Monday, August 15, 2011

Google made Windows Phone a viable platform

The world of mobile communication is not short of drama. Today's news that Google will acquire Motorola Mobility was an unexpected chess move from the boys in Mountain View. Even if the rationale for the move was defensive and rooted in the patent wars of recent, it will have a huge impact on the consumer space of mobile phones. Essentially, I believe, that this purchase means that Motorola becomes the bastion of the untainted Android experience and lead platform in entering the market with new innovations and flavors of the OS and by doing that they will push the other manufacturers to raise stakes in the Windows Phone ecosystem, giving it the necessary boost it needed to become the third major phone OS/ecosystem.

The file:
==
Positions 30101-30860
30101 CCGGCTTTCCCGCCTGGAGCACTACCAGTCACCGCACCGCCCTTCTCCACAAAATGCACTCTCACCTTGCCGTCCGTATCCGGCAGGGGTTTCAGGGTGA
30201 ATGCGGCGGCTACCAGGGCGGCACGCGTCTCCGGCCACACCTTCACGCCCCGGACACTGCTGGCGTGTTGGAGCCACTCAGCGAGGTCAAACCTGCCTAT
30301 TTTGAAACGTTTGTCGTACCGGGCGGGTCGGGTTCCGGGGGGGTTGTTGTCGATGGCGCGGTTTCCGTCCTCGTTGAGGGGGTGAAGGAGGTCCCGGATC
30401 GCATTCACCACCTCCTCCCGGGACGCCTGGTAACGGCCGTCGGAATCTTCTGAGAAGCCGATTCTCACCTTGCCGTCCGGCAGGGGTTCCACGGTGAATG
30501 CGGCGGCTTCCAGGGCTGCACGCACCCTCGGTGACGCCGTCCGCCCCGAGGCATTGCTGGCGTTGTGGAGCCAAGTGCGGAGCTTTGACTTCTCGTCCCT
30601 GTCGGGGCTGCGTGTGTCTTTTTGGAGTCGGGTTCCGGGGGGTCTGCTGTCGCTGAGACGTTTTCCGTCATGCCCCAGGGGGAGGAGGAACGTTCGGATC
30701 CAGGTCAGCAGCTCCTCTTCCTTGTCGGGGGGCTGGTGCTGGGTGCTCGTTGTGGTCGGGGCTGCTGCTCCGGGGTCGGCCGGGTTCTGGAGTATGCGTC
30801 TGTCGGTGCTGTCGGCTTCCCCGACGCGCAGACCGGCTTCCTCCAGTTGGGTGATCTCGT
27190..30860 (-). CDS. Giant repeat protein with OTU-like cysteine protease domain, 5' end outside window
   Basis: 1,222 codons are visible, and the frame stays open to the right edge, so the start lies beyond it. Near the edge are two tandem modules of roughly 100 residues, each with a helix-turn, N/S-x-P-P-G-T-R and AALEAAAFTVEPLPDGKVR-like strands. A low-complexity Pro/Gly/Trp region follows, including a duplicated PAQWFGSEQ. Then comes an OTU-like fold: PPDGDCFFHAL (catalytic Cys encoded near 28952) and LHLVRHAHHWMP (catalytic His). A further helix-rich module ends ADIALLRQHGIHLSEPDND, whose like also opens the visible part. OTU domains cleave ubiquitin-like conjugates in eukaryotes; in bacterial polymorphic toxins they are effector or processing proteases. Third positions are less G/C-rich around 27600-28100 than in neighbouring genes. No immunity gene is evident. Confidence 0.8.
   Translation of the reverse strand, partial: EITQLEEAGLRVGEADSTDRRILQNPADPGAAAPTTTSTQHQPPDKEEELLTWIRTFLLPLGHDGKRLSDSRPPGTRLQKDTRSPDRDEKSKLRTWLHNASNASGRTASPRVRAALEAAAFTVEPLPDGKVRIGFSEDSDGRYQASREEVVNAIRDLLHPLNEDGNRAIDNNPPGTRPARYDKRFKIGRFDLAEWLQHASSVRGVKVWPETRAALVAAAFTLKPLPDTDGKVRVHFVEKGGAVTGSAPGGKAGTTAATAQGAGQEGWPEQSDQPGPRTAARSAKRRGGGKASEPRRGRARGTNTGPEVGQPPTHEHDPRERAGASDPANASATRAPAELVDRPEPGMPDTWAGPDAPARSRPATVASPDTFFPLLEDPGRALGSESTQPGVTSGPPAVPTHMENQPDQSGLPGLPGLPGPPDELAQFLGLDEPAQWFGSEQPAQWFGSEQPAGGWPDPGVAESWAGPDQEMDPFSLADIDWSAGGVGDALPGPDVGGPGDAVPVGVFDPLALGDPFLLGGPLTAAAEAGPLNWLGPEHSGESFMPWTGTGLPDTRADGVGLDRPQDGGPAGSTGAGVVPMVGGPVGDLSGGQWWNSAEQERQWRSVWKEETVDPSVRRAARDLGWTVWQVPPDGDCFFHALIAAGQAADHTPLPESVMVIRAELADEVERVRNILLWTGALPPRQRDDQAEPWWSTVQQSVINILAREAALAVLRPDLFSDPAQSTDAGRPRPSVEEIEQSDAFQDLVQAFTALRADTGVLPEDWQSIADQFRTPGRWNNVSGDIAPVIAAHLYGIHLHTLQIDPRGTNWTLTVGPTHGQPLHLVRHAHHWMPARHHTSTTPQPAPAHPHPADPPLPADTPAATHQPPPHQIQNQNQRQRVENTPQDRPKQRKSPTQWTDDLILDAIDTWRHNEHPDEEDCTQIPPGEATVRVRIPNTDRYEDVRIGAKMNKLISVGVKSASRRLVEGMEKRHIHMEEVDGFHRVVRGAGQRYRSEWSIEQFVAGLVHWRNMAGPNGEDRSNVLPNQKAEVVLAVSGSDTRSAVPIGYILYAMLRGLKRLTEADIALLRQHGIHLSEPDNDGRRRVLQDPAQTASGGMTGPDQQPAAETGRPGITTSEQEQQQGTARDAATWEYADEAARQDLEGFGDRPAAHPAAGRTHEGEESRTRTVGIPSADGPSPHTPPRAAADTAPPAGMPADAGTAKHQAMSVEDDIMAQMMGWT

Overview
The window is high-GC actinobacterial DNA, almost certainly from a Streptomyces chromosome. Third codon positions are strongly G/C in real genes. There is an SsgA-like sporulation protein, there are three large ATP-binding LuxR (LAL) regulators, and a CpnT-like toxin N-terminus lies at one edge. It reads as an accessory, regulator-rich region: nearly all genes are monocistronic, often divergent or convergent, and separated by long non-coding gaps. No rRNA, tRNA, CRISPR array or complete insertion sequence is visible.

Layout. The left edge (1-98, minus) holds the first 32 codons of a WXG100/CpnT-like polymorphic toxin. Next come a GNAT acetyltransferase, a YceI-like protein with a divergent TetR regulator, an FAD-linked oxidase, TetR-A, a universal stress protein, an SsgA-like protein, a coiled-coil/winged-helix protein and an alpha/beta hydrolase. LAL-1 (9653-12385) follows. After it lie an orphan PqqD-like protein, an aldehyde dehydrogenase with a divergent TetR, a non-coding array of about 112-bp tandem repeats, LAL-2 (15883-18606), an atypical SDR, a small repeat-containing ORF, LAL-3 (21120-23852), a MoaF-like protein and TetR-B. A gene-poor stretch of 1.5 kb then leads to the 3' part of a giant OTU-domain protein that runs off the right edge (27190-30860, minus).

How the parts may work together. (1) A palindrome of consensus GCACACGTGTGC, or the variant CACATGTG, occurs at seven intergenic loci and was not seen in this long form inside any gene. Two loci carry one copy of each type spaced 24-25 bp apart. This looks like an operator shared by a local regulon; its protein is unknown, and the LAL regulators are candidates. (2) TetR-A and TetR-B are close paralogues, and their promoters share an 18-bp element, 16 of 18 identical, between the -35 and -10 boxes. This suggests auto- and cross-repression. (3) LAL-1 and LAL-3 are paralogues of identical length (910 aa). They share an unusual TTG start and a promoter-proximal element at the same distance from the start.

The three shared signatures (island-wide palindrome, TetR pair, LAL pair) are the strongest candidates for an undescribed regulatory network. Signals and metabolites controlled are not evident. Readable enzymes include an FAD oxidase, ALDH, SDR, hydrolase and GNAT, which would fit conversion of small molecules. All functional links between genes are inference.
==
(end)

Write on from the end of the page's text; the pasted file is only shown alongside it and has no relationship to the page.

The area of innovation for Android has already been very narrow, and manufacturers have attempted to create some form of propitiatory value with their own facades to the OS, such as the HTC Sense. I think that most consumers don't really care about them and on the other hand enthusiasts like me would prefer the stock Android experience. Google's move has made it even harder for independent handset manufacturers to stand out, as I suspect that Motorola will be rolling out the latest and greatest before them, leaving others fighting for scraps. If that happens it's far from the "defensive move" that Google seems to have the other manufacturers signed up for.

Well, what options do the other players then have than? The comments from the other manufacturers felt scripted and there's a certain tension that can be said from what they are not saying rather than the short and almost identical blurb that Google made them issue. Moving forward, there are only two viable options in my opinion: